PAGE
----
This can be more fully understood by further reference to the drawings. FIG. 3 shows an embodiment 300 of the flotation device 310 showing this further aspect. The arc section 320 is interconnected with the internal frame 350 having a hollow therethrough. In various embodiments, the internal frame 350 is a section of conduit or pipe made of e.g. PVC, ABS, or other lightweight, water resistant and chemical resistant material. Resistance band 370, such as are known in the art is extended through the hollow of the internal frame 350 and extending beyond handles 380 to resistance band grips 375.
 The skilled artisan will appreciate that the user of the device 310 may do all of the exercises/movements otherwise possible with the flotation devices as described above, and may also use the resistance band 370 in a wide variety of movements to augment both upper and lower body exercise
 A further aspect of the invention provides a method of aquatic exercise or therapy comprising the steps of:
 a) providing to at least one person a personal flotation device comprising at least a partial internal frame and one or more sections of buoyant material, wherein the internal frame includes at least one straight section substantially covered by an external buoyant covering, and at least one section of the buoyant material defines an arcuate portion connected to the straight section of the internal frame; and
 b) carrying out an exercise or therapy session utilizing the device.
 In one embodiment the method is used by an exercise instructor or a therapist to conduct an exercise class or therapy session. Preferably the person using the device is capable of using the device safely and carrying out the exercise or following the instructor's direction.
 In another aspect of the disclosure, provided are kits for a personal flotation device. The kits generally comprise the following in one or more packages:
 a) components sufficient for assembling a personal flotation device comprising at least one section of an internal frame; at least two sections of buoyant material, one of which is adapted to function as a frame cover, and the other of which is adapted to connect to the internal frame after the frame cover is applied; and optionally two handle covers;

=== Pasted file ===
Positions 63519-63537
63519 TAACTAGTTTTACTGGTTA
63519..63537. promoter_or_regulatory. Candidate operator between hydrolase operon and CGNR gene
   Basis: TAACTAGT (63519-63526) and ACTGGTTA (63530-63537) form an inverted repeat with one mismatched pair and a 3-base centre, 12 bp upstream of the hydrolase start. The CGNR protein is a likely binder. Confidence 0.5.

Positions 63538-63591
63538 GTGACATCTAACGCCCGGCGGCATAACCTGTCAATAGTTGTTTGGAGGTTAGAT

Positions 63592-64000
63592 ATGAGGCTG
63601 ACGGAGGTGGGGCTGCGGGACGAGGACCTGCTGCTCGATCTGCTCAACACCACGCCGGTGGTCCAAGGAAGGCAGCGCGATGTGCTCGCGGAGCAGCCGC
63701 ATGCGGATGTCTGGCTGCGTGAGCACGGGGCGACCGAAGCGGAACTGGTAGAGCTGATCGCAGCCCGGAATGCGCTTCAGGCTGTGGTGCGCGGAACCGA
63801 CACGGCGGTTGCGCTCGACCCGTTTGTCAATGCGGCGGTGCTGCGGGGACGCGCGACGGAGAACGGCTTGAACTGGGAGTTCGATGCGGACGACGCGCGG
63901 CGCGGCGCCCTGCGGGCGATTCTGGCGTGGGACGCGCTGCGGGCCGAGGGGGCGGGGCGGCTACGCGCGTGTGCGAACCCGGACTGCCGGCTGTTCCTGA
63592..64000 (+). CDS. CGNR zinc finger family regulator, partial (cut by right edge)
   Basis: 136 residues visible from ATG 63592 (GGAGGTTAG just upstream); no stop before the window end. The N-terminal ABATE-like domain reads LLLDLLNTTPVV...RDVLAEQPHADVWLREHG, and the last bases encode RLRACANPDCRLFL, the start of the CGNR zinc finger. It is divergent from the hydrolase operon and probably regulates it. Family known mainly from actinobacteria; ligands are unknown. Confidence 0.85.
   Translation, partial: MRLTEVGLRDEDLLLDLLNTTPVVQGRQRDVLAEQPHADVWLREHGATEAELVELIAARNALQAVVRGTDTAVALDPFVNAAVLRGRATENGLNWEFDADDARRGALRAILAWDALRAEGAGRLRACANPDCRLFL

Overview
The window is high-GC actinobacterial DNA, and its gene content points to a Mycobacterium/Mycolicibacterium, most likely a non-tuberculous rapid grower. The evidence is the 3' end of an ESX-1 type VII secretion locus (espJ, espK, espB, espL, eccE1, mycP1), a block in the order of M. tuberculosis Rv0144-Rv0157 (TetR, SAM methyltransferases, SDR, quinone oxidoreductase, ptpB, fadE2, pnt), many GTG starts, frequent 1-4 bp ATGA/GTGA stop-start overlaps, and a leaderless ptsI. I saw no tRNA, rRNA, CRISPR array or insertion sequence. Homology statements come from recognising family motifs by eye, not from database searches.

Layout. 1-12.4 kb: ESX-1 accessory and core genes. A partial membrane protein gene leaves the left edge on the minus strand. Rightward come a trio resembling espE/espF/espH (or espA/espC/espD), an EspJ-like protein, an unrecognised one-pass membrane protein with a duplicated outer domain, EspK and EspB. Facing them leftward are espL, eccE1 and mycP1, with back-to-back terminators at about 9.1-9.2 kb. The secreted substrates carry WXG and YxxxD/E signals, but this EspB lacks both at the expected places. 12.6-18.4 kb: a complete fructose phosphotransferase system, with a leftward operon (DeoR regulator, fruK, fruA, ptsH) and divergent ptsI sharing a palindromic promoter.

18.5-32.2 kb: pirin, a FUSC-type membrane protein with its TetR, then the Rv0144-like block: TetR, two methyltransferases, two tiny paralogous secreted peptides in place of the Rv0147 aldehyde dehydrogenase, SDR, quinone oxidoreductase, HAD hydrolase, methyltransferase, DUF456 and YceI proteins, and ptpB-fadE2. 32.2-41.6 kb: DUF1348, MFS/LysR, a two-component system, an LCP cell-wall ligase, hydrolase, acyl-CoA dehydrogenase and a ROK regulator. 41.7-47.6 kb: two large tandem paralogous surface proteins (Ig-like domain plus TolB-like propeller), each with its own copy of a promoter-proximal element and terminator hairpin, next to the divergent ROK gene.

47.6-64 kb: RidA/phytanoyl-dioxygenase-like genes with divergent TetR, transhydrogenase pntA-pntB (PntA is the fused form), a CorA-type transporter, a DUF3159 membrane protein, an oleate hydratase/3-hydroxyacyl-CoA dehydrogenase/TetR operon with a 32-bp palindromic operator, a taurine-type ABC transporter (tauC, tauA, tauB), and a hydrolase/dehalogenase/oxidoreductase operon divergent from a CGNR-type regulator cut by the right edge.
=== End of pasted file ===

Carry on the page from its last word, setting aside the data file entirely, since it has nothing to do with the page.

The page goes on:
b) instructions for assembling the components into a personal flotation device;
 c) a CD, DVD, or links to one or more Internet locations containing additional instructional material including but not limited a manual for use or video instruction for using the personal flotation device for exercise, therapy, recreation and/or safety;
 and optionally:
 d) a resistance band for assembly with the device;
 e) one or more connectors or couplers for assembling the device;
 f) one or more dumbbell ends adapted for connecting to the handles of the device; and
 g) further information on aquatic exercise or aquatic therapy in health, or the use of the personal flotation device for exercise, therapy and improving health.
 The scope of the invention is set forth in the claims appended hereto, subject, for example, to the limits of language. Although specific terms are employed to describe the invention, those terms are used in a generic and descriptive sense and not for purposes of limitation. Moreover, while certain presently preferred embodiments of the claimed invention have been described herein, those skilled in the art will appreciate that such embodiments are provided by way of example only. In view of the teachings provided herein, certain variations, modifications, and substitutions will occur to those skilled in the art. It is therefore to be understood that the invention may be practiced otherwise than as specifically described, and such ways of practicing the invention are either within the scope of the claims, or equivalent to that which is claimed, and do not depart from the scope and spirit of the invention as claimed.
Patent applications in class BODY SUPPORTING BUOYANT DEVICE
Patent applications in all subclasses BODY SUPPORTING BUOYANT DEVICE